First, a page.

I did all but my first run from the top. That, plus a better tuck from doing the Banks to Vernonia trail with Jamison multiple times, resulted in another PR for me. I think my next run was even faster, but SpeedMeter had an issue with that run. Oh well. That leaves more room for another time.
Wednesday means Mt. Tabor. Unfortunately, longboarding is just not the same thing without Jamison. Little buddy!
I did some runs from the bottom third or so. It’s the most efficient considering the run’s length vs. the return walking length. And it does eliminate the risk of all but one blind corner, a good thing when skating alone.
The views are spectacular! My photography and the time of day don’t do it justice.
Jamison and I tried to get Longboard SpeedMeter going the last time we longboarded the Banks to Vernonia Trail, but it couldn’t get enough GPS satellites in view at Tophill.
This evening, I waited until the first gravel crossing before starting SpeedMeter and it worked — I think. It captured a top speed of 25.14 mph at the location I would have expected, but then recorded the run’s top speed as 9.73 mph. Oopie!
Regardless, I’m looking forward to trying my top-mount board on the trail and then at Mt. Tabor.
Jamison, Ethan,1Ethan is the master of riding fast and looking fast. One trick I learned is to wear an untucked and unbuttoned shirt. When it flaps in the breeze, you look fast. Being able to “match” a plaid shirt with plaid shorts is just bonus! ;-) and I longboarded twice2It takes a few trips between Buxton and Tophill to reposition the cars, longboards, and longboarders. from Tophill down to Buxton3It’s 5 miles each time. That’s 10 miles on the longboard — a good day. :-) on the Banks-Vernonia Trail. A fair number of bikes4One fat-tire bicyclist was so enamored by my steeze that he couldn’t avoid heading my direction. Fortunately, there was (barely) enough pavement left over to sneak by. and pedestrians joined in the fun.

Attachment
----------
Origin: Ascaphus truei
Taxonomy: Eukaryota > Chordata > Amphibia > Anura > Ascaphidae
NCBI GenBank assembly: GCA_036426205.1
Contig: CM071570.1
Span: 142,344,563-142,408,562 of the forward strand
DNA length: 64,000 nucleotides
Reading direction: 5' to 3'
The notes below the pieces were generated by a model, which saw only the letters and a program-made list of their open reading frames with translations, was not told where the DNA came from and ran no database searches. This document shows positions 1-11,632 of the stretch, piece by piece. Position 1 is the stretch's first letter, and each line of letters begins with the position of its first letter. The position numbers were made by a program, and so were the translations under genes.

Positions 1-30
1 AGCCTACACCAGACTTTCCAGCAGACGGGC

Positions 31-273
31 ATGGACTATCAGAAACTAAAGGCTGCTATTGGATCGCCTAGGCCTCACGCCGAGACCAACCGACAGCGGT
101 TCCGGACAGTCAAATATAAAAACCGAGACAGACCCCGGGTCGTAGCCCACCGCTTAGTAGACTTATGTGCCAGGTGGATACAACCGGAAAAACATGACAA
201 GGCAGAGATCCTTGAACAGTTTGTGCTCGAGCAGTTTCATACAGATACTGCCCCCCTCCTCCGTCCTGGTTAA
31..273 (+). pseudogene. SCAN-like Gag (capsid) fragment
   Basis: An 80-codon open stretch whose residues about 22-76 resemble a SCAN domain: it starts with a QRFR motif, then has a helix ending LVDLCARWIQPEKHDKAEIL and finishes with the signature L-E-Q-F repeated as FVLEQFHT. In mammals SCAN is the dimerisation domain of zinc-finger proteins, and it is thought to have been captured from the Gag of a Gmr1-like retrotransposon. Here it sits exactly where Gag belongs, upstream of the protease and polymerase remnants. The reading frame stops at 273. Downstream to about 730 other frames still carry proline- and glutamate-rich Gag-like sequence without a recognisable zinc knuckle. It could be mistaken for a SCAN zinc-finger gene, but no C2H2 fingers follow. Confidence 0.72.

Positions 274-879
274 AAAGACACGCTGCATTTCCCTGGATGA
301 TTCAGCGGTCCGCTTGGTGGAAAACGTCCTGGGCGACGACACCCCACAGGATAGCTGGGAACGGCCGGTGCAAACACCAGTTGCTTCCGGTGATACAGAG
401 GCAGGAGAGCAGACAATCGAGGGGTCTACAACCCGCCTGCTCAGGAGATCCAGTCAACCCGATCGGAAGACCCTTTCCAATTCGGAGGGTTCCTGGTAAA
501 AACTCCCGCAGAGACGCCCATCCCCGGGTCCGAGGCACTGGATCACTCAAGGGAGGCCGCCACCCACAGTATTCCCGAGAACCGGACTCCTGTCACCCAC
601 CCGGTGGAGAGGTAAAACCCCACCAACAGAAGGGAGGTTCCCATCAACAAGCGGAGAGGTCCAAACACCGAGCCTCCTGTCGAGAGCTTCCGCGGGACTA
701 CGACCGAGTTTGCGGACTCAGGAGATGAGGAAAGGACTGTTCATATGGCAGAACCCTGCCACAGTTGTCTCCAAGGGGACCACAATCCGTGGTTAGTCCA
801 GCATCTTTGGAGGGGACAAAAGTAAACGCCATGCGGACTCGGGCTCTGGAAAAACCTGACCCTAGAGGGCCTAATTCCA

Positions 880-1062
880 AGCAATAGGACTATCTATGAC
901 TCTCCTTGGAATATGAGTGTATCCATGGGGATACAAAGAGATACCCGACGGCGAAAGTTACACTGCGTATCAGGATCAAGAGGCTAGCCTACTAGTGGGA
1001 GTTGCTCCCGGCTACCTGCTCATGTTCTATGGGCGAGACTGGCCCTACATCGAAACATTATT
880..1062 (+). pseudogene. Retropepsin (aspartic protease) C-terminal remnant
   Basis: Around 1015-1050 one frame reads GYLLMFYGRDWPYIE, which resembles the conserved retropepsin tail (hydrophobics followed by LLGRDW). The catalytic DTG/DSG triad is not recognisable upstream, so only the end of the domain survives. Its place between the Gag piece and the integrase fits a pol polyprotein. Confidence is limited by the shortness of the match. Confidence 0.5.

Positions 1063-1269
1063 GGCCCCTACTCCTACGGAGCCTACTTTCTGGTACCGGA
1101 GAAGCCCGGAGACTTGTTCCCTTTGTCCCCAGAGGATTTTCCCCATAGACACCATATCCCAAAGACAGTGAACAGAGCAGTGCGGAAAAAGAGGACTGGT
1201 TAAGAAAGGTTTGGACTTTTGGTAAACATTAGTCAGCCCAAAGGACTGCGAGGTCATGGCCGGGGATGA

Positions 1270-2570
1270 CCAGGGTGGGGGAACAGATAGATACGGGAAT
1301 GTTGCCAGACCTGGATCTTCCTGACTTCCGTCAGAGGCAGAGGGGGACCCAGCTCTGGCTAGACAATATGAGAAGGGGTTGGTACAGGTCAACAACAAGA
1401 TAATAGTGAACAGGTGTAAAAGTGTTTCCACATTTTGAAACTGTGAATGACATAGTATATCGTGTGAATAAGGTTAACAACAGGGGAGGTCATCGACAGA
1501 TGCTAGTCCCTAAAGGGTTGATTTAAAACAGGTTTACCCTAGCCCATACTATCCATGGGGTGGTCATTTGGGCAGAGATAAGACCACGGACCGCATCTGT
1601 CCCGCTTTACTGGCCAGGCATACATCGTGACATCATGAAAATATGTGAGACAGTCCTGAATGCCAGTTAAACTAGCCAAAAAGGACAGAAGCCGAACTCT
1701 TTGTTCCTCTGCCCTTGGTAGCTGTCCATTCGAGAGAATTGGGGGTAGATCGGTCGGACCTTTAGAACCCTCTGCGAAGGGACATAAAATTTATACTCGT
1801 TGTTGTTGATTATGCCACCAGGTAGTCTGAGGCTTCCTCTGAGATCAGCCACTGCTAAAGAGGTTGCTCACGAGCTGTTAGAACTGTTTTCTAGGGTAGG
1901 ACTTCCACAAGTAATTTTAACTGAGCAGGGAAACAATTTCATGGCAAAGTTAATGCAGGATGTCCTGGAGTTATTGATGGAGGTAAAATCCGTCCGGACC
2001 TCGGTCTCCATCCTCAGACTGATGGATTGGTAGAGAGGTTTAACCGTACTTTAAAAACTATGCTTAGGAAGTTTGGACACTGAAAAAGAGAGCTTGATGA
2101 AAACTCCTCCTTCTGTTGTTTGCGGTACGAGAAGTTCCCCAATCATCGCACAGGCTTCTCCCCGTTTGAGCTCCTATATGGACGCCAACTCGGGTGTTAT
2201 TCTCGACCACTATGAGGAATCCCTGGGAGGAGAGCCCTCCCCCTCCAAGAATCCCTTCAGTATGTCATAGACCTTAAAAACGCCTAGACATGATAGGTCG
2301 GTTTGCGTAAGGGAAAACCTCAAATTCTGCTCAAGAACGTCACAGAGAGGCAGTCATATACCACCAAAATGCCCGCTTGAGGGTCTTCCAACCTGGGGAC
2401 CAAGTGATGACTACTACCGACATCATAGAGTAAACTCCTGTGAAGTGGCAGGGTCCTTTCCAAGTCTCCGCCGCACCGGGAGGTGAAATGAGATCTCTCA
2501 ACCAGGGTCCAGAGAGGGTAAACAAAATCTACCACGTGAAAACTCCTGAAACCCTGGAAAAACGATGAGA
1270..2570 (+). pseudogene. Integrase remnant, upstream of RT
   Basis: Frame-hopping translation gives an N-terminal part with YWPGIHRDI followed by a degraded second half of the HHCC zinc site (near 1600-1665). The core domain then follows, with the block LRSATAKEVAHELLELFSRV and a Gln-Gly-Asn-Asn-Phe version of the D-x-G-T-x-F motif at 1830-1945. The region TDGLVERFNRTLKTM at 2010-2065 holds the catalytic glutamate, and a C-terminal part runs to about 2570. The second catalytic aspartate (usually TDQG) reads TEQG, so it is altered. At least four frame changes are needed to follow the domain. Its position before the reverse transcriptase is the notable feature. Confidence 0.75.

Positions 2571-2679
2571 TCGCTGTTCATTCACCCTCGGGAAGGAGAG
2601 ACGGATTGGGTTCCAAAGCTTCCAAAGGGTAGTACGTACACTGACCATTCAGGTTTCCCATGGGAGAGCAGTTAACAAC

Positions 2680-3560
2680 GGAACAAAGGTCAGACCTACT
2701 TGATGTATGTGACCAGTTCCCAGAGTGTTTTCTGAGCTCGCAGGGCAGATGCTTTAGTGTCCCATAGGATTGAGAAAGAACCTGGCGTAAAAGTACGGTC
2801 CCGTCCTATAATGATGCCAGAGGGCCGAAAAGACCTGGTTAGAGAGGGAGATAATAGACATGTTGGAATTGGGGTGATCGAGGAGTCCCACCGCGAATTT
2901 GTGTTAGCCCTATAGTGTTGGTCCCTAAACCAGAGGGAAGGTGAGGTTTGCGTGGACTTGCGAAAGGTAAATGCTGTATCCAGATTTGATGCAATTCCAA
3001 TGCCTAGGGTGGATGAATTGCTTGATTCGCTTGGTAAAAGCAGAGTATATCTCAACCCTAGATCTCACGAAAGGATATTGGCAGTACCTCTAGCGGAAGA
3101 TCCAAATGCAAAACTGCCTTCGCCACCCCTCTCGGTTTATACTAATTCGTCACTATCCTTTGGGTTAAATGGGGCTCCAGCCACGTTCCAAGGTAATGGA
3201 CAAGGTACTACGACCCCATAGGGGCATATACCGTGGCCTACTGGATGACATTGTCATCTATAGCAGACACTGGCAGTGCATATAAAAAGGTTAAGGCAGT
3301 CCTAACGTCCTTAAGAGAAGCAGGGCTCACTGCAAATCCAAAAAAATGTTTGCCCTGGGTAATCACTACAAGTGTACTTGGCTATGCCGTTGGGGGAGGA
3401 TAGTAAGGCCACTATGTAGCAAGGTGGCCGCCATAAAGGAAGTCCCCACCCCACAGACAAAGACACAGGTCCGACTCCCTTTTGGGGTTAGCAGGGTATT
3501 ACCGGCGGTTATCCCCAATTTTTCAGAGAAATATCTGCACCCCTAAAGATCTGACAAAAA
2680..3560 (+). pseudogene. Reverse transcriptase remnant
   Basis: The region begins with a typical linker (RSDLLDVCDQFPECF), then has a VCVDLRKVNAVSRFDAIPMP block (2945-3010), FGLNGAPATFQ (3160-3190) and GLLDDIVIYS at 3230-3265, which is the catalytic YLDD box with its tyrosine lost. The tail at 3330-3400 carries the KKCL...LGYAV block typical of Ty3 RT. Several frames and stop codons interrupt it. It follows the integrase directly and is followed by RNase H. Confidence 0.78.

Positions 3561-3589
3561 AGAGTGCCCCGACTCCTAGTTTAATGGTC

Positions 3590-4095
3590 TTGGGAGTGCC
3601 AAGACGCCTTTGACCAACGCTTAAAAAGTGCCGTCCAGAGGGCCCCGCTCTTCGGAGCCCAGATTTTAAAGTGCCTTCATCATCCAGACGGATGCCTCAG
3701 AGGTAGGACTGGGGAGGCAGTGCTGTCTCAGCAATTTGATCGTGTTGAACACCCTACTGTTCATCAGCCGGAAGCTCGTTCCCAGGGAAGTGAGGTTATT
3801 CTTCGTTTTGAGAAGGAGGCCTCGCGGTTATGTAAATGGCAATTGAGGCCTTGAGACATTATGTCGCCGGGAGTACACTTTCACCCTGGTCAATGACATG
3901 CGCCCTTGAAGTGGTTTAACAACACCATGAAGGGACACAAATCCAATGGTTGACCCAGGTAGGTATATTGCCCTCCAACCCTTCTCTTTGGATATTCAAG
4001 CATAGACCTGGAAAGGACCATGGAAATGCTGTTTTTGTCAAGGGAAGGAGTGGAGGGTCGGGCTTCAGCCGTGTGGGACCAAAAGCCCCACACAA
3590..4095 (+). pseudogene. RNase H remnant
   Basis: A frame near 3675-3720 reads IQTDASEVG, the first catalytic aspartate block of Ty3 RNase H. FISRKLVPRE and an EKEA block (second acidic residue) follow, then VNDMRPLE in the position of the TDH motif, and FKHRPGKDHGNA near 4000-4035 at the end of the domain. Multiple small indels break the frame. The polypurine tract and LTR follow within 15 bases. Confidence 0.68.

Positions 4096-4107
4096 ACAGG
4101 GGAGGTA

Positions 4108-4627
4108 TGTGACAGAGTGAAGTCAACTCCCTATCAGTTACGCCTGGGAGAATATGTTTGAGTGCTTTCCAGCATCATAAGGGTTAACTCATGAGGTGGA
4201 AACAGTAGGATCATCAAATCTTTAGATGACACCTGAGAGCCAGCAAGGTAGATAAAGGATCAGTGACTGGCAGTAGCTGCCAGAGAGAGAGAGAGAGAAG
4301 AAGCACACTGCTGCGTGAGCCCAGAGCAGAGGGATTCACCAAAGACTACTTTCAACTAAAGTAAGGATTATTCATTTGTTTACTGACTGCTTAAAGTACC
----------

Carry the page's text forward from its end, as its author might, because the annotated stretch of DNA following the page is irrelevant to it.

Jamison took a bunch of videos using his new Yi action cam5Not an ad, just a hopeful observer of the consumer. The price and specs seemed right. We’ll see. and snapped some stills with it, too. I’m looking forward to his video edits. Stay tuned…
Ethan is the master of riding fast and looking fast. One trick I learned is to wear an untucked and unbuttoned shirt. When it flaps in the breeze, you look fast. Being able to “match” a plaid shirt with plaid shorts is just bonus! ;-)
It takes a few trips between Buxton and Tophill to reposition the cars, longboards, and longboarders.
It’s 5 miles each time. That’s 10 miles on the longboard — a good day. :-)
One fat-tire bicyclist was so enamored by my steeze that he couldn’t avoid heading my direction. Fortunately, there was (barely) enough pavement left over to sneak by.
Not an ad, just a hopeful observer of the consumer. The price and specs seemed right. We’ll see.